With tears streaming down her face, Pat turned to reporter Helen Thomas (who was also there and a friend of the first lady's). "Helen," she said. "Can you believe with everything going on, he took me to dinner?"
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Nancy Reagan spared no manners for Barbara Bush.

Reagan Bush Stage
Though political opponents often reconcile after contentious primaries, Nancy Reagan did not forget George H. W. Bush's insults -- and she took it out on Barbara.

Once, Barbara showed up to an event in a dress of a similar color to Nancy's. "Nancy made it clear the event wouldn't start until Barbara went home and changed," professor Gil Troy said.
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The job description of "first lady" is perhaps the most ambiguous in the country.

There's no application. There's no salary. There are no quotas or qualifications. And yet, these women face more scrutiny than almost anyone else on the planet.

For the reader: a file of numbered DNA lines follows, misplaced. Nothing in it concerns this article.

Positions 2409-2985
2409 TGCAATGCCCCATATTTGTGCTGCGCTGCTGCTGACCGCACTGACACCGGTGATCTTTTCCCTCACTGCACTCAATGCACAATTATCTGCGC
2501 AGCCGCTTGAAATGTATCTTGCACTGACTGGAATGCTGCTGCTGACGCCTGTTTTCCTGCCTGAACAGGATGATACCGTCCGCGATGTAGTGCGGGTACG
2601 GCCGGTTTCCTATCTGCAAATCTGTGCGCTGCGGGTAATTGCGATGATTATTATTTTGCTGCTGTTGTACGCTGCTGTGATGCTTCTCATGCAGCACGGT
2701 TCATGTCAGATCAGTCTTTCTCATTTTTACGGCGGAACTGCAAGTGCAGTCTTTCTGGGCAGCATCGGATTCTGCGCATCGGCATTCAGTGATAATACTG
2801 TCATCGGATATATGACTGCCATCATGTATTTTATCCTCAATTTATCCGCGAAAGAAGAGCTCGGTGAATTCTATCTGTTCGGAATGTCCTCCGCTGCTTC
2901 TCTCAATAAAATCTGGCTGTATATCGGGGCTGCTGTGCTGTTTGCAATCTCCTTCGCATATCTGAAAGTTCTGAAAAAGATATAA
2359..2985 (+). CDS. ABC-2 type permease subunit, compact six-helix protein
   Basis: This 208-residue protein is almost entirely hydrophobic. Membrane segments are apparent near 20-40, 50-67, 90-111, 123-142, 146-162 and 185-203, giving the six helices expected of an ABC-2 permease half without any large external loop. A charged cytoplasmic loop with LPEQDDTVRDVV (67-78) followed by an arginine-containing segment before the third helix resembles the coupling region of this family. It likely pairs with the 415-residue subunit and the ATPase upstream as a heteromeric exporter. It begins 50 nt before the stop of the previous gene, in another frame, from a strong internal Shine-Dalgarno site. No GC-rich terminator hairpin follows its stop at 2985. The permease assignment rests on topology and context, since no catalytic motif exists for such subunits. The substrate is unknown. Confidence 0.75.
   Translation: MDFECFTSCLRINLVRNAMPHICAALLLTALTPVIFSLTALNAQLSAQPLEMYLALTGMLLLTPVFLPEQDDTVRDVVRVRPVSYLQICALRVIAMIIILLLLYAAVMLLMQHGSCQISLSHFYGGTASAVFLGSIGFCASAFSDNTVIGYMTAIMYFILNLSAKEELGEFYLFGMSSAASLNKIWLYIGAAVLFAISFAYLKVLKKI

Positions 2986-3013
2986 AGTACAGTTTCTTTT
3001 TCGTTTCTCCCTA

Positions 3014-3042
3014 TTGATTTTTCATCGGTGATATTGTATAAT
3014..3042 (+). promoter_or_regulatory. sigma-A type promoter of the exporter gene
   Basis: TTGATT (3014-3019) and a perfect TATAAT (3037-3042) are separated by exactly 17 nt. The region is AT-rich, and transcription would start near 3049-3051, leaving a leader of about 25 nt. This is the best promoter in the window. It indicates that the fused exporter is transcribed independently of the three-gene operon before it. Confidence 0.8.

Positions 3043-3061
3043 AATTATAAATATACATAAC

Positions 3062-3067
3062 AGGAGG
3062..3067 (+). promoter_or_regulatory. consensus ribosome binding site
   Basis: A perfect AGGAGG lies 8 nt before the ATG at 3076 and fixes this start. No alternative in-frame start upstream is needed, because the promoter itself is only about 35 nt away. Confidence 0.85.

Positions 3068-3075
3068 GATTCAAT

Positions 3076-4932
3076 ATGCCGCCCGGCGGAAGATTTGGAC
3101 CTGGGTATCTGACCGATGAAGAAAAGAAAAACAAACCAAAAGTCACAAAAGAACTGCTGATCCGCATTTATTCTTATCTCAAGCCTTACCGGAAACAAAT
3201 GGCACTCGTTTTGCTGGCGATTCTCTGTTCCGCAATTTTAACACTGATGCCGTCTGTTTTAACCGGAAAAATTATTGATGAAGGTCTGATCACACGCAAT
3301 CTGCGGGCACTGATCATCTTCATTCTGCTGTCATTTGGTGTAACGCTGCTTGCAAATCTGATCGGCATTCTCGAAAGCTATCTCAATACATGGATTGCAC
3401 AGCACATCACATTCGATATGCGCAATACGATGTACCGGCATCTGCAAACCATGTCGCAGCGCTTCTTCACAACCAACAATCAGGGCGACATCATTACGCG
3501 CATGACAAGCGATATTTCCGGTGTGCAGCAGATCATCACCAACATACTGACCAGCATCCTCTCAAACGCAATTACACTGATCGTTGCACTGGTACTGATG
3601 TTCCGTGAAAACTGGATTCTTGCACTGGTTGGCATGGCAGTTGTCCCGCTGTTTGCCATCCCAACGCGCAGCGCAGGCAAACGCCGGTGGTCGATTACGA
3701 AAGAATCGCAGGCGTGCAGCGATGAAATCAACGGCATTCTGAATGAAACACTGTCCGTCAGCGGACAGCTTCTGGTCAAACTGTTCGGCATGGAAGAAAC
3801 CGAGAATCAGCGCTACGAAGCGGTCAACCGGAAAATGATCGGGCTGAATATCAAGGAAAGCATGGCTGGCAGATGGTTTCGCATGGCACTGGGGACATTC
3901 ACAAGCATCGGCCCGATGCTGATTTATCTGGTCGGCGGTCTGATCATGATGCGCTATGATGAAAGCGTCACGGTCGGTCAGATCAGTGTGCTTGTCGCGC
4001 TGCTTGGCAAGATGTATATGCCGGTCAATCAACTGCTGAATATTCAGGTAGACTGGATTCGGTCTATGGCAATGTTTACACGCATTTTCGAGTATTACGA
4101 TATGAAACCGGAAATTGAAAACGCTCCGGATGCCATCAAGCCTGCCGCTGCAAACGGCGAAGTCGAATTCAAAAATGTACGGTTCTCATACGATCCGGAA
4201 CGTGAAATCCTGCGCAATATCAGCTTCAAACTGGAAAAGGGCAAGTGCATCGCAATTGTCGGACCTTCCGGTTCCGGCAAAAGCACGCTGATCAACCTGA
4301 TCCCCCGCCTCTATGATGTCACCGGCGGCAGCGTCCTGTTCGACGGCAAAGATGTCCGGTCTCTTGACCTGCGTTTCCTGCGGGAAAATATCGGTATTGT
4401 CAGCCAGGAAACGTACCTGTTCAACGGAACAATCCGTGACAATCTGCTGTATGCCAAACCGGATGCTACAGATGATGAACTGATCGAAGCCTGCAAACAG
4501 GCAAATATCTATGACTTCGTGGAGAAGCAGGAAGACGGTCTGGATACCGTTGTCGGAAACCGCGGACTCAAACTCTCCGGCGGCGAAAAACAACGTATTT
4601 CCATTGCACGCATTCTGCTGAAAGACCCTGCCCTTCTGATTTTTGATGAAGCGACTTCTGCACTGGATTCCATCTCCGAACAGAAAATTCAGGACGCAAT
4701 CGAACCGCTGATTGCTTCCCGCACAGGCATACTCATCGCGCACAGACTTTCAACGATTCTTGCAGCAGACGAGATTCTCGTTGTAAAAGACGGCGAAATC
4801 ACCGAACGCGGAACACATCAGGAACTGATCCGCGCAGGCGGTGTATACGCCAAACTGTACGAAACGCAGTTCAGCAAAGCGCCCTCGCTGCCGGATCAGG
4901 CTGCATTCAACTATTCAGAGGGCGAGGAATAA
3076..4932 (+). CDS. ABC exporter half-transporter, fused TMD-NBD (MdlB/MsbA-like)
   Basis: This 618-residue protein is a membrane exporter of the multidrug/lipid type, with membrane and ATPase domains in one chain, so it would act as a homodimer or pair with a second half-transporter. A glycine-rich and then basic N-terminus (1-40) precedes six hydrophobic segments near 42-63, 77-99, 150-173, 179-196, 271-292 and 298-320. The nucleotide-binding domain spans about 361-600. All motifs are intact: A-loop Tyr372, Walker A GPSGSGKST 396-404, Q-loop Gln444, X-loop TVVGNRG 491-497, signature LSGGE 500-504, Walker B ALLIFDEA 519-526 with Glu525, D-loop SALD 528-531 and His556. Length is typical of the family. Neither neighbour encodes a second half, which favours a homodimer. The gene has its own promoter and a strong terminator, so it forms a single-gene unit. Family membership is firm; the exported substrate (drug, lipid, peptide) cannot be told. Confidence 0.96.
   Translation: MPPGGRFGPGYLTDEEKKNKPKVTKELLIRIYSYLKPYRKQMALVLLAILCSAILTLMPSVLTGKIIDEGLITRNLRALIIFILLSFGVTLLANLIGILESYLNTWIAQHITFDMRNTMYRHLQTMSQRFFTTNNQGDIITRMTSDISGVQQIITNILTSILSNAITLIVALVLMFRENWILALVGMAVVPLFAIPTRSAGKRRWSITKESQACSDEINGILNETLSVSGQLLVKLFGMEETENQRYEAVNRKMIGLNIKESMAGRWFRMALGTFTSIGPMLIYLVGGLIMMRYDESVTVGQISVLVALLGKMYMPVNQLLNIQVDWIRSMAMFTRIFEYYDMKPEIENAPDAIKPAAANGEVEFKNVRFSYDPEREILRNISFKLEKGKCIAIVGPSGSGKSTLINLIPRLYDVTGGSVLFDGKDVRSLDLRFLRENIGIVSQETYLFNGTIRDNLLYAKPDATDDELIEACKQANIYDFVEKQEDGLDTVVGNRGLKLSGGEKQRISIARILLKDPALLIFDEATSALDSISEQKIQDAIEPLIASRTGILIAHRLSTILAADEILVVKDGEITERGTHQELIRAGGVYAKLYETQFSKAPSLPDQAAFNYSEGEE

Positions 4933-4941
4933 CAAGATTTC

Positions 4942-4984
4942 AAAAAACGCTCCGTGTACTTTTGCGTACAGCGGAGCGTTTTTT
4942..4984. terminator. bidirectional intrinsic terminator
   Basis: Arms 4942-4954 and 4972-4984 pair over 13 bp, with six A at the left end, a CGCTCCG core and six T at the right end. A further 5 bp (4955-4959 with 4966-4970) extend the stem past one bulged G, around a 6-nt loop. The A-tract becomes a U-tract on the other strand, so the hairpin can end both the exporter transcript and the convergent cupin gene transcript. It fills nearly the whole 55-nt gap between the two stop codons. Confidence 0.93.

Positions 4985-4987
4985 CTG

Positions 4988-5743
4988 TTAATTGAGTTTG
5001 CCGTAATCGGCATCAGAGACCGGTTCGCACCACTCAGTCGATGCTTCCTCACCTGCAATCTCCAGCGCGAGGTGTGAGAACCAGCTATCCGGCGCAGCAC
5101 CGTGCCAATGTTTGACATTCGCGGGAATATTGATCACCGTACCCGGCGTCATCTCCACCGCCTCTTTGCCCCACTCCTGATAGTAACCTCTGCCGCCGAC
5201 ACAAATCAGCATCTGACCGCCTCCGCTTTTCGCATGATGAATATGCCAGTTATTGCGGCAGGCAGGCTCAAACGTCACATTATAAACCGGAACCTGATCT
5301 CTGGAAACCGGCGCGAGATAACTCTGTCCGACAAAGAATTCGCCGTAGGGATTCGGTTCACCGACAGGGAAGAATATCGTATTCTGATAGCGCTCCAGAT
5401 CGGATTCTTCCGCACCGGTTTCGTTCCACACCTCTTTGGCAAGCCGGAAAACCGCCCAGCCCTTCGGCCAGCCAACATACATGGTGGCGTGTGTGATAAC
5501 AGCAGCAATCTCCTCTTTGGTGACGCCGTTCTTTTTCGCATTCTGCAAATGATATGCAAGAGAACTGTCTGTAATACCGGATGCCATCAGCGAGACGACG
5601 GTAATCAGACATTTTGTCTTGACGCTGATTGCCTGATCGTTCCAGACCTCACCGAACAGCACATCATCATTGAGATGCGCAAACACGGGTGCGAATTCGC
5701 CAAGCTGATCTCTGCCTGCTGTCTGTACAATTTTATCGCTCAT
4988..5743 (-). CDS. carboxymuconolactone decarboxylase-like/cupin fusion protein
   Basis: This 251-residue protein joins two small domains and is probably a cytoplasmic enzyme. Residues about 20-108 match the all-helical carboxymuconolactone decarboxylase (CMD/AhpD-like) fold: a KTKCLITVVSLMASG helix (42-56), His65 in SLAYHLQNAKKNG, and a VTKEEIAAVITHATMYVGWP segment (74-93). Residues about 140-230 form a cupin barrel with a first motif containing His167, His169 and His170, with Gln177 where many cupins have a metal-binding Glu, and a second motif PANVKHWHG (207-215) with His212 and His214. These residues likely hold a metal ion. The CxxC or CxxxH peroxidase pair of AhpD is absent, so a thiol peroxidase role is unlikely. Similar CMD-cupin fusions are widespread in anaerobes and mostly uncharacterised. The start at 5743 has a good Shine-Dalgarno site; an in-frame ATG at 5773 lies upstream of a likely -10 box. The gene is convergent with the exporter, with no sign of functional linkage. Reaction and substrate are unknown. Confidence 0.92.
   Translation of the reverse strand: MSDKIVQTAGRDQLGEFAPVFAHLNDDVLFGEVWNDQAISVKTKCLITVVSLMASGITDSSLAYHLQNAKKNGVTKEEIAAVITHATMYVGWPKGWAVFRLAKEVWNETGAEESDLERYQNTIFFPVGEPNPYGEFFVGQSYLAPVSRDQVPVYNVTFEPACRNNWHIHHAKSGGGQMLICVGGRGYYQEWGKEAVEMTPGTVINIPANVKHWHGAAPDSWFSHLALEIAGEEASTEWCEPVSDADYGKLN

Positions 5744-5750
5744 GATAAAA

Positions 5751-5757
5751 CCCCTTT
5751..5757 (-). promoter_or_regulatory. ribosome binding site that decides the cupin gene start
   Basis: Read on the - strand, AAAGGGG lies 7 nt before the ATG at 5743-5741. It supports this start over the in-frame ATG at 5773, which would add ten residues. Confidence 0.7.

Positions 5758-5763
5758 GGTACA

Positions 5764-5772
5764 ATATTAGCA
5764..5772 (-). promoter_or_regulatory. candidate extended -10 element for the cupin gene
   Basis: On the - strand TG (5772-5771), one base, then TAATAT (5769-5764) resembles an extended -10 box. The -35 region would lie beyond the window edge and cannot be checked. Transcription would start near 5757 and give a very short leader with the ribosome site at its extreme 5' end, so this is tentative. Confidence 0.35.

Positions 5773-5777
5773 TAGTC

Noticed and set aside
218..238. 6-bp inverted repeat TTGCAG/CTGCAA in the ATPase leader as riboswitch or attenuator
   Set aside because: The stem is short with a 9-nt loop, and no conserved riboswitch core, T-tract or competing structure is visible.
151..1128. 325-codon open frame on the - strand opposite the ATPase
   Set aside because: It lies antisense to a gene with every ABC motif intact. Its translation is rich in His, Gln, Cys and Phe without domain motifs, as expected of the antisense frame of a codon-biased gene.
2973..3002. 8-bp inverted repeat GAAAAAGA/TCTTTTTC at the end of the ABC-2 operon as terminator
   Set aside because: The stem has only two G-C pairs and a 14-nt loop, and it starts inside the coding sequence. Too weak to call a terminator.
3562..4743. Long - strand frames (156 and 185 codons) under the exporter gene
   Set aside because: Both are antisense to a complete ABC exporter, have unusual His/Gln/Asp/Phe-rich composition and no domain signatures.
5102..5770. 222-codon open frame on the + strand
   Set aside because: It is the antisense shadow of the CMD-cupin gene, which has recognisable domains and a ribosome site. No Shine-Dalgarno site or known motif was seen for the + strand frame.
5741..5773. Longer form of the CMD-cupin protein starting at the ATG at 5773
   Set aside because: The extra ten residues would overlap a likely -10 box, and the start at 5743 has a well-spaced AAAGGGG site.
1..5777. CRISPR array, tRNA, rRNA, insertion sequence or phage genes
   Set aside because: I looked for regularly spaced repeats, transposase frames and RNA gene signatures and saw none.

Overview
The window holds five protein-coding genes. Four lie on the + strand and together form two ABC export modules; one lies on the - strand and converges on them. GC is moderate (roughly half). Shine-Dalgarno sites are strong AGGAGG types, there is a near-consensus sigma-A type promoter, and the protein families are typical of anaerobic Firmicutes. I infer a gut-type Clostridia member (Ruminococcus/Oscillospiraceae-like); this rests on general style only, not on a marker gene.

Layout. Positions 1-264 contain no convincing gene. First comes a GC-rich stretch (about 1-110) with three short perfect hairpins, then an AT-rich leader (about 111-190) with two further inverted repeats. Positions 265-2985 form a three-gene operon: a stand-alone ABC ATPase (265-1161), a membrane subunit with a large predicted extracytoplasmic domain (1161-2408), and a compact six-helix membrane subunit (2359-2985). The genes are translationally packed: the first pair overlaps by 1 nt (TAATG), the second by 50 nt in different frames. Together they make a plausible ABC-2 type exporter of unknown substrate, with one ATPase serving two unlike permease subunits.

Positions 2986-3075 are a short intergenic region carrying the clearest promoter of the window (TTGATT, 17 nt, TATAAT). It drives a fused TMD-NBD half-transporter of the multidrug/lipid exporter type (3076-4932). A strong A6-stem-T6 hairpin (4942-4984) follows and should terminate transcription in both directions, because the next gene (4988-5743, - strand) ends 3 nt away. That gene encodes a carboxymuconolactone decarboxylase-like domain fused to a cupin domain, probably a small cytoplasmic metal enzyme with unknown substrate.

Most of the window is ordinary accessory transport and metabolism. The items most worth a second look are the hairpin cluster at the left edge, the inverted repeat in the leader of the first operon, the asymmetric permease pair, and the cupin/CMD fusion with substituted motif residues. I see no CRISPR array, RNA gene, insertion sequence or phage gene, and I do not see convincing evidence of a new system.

The wiggle room for interpreting this position can make studying the diverse range of females who have filled it -- the shy and the bold, the ambitious and the contentedly supportive -- more interesting than taking yet another look at their overly-analyzed counterparts.

Unhampered by official duties, the women of the White House have approached the position with ingenuity, drama, and cunning. And behind closed doors, they've made huge impacts on the presidency.

Above, check out some of the most surprising facts about the White House's main women from the New York Historical Society's recent panel of expert first lady lovers.


Next, check out the incredible story of Jeannette Rankin, the first woman ever in the US Congress. Then, read the 21 most inspiring Eleanor Roosevelt quotes of all time.

All That's Interesting
All That's Interesting is a Brooklyn-based digital publisher that seeks out the stories to illuminate the past, present, and future.